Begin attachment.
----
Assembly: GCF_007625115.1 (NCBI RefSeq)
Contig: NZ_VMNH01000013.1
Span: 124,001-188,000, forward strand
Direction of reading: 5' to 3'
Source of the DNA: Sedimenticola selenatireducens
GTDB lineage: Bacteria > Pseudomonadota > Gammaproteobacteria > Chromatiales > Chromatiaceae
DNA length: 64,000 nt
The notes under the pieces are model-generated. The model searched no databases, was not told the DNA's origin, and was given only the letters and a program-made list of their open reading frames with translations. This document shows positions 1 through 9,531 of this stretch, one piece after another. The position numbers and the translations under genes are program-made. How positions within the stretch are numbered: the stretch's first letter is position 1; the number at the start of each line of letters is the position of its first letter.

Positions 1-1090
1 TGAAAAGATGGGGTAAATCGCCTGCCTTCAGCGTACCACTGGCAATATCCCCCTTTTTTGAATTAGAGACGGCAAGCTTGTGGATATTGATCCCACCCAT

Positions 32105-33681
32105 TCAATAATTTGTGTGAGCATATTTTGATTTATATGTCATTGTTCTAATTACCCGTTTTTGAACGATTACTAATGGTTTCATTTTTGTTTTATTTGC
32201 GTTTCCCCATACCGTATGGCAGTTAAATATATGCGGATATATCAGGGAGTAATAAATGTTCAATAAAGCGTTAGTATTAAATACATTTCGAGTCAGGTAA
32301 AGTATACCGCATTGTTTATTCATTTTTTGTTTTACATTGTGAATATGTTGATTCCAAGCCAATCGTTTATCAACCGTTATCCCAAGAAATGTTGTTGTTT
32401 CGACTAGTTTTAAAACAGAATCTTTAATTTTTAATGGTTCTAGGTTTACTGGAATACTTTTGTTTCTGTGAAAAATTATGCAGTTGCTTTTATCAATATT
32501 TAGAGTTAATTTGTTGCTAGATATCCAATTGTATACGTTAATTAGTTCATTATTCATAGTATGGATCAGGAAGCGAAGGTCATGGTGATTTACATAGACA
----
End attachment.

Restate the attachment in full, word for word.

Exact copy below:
Assembly: GCF_007625115.1 (NCBI RefSeq)
Contig: NZ_VMNH01000013.1
Span: 124,001-188,000, forward strand
Direction of reading: 5' to 3'
Source of the DNA: Sedimenticola selenatireducens
GTDB lineage: Bacteria > Pseudomonadota > Gammaproteobacteria > Chromatiales > Chromatiaceae
DNA length: 64,000 nt
The notes under the pieces are model-generated. The model searched no databases, was not told the DNA's origin, and was given only the letters and a program-made list of their open reading frames with translations. This document shows positions 1 through 9,531 of this stretch, one piece after another. The position numbers and the translations under genes are program-made. How positions within the stretch are numbered: the stretch's first letter is position 1; the number at the start of each line of letters is the position of its first letter.

Positions 1-1090
1 TGAAAAGATGGGGTAAATCGCCTGCCTTCAGCGTACCACTGGCAATATCCCCCTTTTTTGAATTAGAGACGGCAAGCTTGTGGATATTGATCCCACCCAT

Positions 32105-33681
32105 TCAATAATTTGTGTGAGCATATTTTGATTTATATGTCATTGTTCTAATTACCCGTTTTTGAACGATTACTAATGGTTTCATTTTTGTTTTATTTGC
32201 GTTTCCCCATACCGTATGGCAGTTAAATATATGCGGATATATCAGGGAGTAATAAATGTTCAATAAAGCGTTAGTATTAAATACATTTCGAGTCAGGTAA
32301 AGTATACCGCATTGTTTATTCATTTTTTGTTTTACATTGTGAATATGTTGATTCCAAGCCAATCGTTTATCAACCGTTATCCCAAGAAATGTTGTTGTTT
32401 CGACTAGTTTTAAAACAGAATCTTTAATTTTTAATGGTTCTAGGTTTACTGGAATACTTTTGTTTCTGTGAAAAATTATGCAGTTGCTTTTATCAATATT
32501 TAGAGTTAATTTGTTGCTAGATATCCAATTGTATACGTTAATTAGTTCATTATTCATAGTATGGATCAGGAAGCGAAGGTCATGGTGATTTACATAGACA